AMSTERDAM (Reuters) - The Dutch government is lagging far behind on its climate goals and will, need to take immediate action in order to meet legally required improvements, the Dutch Environmental Assessment Agency (PBL) warned on Friday.
Carbon dioxide (CO2) emissions in 2020 in the Netherlands, one of the most polluting countries in Europe, are expected to be 21 percent lower than in 1990, the agency said, despite a court order to reduce them by 25 percent.
The new calculations put the government in a tight spot, as it is already struggling to generate support for measures needed to reach its ultimate goal of halving CO2 emissions by 2030 and banning them altogether by 2050.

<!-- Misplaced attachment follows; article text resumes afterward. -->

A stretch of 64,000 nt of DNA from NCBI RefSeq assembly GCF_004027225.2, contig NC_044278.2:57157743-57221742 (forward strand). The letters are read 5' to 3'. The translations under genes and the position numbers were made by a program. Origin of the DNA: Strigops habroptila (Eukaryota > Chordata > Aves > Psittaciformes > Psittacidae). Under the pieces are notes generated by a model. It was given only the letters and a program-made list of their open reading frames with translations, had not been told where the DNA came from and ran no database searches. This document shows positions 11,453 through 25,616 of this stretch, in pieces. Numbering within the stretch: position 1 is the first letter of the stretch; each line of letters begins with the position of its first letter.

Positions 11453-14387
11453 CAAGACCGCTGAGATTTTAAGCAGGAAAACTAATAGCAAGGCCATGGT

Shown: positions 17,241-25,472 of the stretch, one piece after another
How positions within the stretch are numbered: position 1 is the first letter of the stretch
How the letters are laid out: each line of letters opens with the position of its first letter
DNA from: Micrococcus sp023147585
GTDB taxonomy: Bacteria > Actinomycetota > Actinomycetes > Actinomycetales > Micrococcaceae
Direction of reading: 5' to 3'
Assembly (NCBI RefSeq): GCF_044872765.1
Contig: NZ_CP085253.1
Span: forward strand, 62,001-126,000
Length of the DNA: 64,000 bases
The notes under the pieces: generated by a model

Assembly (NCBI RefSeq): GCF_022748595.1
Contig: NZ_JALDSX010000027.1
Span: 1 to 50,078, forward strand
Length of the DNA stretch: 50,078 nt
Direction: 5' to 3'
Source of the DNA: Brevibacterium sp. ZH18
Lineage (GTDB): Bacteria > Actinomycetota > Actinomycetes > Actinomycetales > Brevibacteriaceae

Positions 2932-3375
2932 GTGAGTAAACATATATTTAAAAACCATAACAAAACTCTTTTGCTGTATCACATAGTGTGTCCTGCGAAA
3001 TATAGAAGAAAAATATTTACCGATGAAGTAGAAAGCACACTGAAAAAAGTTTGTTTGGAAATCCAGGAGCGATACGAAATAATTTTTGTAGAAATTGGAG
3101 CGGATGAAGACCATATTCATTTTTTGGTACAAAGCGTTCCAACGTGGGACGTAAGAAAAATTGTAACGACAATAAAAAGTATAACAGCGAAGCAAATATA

The court order to step up the fight against climate change has increased the pressure on the government to immediately shut down at least two of five coal-fired energy plants.
Current plans call for two to be shut in 2024 and the other three by 2030.
Shutting two immediately would cost hundreds of millions of euros and deliver just half of the CO2 reduction required.
Further savings would need to come from energy saving measures such as lowering speed limits, improving home insulation and raising energy prices, experts have said.
The government in October said it would implement the court order, but in recent days politicians have expressed doubts about the expensive, and often unpopular, measures that would be needed to do this at such short notice.
A government spokesman could not immediately respond to the new calculations on Friday.
Reporting by Bart Meijer; editing by Jason Neely
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